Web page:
~ Stan Sanvel Rubin
Hoffman translates our animal presence, the miracle, wonder and husk of it, all that's lifted up in us and all that inevitably falls. These songs become our songs in one commotional nest, her precision quick as the blink of an eye the gift she captures and slows down so we can notice, our humanity spoken back with clarity, and delightfully so at times in the AI voice of Alexa. Hoffman shows us how we recognize ours is a body made of moments//memories made physical movements, and these poems move us. I will play them on repeat and by that discover/what [I] have yet to see.
--Charlie Cote, author of I Play His Red Guitar
When opening Alicia Hoffman's lovely collection, Animal, I was caught hook, line, and sinker by the very first poem "Every Day I Discover Something," This speaker understands. There is always something to uncover. "Every day I discover more ants," she tells us. Like us all, who have been searching, wondering where we come from and what we are doing. Life in Hoffman's collection, Animal, is amazing, but the work is ongoing. "By day, I weed out the dandelions. By night, they rise." In this collection, we are pressed close to nature, on dog walks, with the birds, in the back woods, and near the creeks. We sweep leaves and observe pill bugs, learning how both explain life and love. With these speakers and in these poems, we are battling the technology we create and embrace but are limited by. In "Self-Portrait as Alexa at Dawn," the speaker yearns for connection and for days where "possibilities breathe// like steam fogging the barracks, like horses/ at the gate..." Visceral, sensual, questioning, and deftly written, these poems sing about the earth and all her creatures, those who frolic and move and want more than anything to be fully alive and to love, as the speaker in "How to Open" explains: "How yesterday/ I was ready to give/ it up. How now I am ready to begin." Finely focused on language but bursting with feeling and sensation, this is a wonderful read.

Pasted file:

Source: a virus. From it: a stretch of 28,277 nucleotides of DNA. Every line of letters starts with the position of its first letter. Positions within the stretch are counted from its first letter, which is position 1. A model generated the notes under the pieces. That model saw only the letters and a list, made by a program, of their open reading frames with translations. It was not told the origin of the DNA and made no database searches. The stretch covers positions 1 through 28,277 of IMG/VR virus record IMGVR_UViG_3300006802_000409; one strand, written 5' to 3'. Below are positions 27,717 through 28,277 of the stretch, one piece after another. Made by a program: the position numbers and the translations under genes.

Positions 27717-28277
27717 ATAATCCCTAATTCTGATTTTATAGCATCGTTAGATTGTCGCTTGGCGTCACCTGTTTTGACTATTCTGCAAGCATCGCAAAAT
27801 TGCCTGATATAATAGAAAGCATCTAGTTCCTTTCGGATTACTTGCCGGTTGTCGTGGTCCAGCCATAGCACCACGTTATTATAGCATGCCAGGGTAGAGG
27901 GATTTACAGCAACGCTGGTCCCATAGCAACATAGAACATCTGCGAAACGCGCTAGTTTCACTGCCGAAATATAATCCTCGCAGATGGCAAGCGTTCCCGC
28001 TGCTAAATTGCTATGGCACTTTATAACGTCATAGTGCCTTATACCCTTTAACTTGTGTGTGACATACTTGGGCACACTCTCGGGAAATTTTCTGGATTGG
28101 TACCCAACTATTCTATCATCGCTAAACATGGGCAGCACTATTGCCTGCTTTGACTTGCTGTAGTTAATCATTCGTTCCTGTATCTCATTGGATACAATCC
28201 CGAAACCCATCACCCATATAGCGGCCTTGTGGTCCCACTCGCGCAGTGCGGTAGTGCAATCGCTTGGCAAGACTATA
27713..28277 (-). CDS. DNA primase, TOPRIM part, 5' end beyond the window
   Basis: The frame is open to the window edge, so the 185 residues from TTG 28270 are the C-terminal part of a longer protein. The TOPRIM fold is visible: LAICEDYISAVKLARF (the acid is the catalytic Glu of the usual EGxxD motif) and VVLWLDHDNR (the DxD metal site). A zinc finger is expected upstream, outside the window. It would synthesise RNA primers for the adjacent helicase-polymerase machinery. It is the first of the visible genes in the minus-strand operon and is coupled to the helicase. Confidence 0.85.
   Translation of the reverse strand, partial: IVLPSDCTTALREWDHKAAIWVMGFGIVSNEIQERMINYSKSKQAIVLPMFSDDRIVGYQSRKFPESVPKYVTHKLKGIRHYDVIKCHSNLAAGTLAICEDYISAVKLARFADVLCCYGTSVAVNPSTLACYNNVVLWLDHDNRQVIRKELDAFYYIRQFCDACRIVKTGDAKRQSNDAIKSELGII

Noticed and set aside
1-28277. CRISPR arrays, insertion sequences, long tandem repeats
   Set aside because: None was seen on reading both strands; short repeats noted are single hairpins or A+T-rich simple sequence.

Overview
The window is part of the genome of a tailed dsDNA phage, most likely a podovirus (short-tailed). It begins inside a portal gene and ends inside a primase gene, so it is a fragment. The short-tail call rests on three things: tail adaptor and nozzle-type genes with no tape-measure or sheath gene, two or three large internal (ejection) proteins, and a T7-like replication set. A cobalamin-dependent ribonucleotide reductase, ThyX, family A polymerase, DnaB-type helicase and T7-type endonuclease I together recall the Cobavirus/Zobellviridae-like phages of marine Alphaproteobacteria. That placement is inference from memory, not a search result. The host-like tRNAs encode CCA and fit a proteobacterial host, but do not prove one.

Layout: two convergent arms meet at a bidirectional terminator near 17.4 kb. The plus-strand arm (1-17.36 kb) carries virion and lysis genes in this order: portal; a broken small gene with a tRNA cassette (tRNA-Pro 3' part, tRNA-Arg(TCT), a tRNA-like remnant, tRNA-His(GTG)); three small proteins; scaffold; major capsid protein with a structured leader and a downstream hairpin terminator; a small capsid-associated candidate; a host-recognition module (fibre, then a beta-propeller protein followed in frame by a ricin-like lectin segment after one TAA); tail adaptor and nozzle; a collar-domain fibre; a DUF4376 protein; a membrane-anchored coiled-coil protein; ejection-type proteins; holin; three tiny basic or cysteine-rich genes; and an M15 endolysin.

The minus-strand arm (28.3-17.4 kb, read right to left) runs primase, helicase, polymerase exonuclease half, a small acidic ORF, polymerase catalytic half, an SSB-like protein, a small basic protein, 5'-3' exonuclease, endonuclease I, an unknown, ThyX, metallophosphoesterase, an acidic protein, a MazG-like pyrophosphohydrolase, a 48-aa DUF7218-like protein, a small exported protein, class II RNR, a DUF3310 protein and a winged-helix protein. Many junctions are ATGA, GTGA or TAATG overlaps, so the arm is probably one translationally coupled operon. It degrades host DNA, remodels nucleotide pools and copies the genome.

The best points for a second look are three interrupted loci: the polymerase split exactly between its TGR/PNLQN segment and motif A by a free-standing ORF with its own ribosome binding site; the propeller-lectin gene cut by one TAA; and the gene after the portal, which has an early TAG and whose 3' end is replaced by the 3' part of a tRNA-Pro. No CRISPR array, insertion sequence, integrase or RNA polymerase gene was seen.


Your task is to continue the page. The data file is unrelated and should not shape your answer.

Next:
--Jessica Barksdale, author of When We Almost Drowned and Grim Honey.